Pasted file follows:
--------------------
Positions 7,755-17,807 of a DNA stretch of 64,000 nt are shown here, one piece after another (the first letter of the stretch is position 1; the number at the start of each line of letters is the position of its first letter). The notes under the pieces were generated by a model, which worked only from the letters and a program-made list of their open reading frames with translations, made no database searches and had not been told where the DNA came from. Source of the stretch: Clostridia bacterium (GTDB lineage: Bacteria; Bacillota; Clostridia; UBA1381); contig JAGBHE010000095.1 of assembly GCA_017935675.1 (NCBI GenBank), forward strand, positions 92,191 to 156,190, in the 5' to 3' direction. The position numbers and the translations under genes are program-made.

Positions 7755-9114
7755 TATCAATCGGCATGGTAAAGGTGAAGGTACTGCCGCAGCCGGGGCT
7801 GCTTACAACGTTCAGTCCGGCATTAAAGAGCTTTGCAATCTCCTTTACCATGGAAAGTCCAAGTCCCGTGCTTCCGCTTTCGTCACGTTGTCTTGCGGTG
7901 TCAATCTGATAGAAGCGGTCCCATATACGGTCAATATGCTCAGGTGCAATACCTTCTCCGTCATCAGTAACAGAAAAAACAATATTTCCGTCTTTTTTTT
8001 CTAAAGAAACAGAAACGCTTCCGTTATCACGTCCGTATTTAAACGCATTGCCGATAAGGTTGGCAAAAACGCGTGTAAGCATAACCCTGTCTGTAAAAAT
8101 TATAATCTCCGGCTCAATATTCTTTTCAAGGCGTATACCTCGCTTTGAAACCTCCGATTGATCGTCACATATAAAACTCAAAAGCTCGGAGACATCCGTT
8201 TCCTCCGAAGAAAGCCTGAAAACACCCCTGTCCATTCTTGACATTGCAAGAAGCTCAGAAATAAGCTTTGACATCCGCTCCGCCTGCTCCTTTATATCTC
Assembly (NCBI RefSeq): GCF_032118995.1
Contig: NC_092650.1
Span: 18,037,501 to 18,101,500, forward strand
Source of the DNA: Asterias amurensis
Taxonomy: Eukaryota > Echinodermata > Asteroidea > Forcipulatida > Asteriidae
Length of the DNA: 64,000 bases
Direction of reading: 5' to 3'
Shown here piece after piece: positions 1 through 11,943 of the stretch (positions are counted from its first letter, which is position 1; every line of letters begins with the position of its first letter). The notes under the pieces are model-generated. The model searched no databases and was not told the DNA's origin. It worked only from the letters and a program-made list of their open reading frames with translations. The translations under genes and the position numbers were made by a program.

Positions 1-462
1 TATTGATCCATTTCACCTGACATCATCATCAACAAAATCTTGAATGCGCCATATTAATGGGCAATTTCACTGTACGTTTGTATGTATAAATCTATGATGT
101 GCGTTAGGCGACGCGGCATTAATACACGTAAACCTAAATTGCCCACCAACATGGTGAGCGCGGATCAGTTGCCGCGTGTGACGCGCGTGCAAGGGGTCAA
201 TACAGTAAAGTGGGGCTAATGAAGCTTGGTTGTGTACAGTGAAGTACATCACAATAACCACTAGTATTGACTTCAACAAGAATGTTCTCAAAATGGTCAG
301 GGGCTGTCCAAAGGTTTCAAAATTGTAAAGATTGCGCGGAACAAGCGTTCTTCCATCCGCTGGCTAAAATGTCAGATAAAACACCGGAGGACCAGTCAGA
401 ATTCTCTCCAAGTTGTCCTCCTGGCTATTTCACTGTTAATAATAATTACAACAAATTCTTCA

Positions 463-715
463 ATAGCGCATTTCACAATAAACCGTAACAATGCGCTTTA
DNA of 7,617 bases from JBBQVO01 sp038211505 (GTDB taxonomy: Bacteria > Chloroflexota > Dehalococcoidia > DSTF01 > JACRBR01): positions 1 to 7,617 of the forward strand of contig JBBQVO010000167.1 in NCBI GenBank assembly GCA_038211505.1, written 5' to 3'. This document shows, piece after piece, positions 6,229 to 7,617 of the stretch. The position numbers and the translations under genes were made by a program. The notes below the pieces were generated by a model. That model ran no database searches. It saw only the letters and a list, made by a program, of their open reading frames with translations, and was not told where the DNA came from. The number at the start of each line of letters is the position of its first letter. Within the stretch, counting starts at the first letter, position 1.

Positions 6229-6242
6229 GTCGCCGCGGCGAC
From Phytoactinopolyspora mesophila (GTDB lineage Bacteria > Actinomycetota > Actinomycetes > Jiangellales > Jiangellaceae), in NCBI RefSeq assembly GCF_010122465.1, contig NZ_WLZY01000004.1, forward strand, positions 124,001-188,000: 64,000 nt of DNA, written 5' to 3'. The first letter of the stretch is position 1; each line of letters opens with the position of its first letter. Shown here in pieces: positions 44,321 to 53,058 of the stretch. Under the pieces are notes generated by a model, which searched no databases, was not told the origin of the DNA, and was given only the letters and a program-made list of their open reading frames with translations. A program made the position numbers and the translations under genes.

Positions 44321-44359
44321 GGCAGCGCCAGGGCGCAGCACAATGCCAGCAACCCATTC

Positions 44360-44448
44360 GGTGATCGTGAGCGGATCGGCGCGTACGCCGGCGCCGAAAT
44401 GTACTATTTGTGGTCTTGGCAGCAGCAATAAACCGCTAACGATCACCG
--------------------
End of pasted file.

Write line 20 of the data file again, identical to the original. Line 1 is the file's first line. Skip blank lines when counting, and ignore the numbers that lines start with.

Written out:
201 TACAGTAAAGTGGGGCTAATGAAGCTTGGTTGTGTACAGTGAAGTACATCACAATAACCACTAGTATTGACTTCAACAAGAATGTTCTCAAAATGGTCAG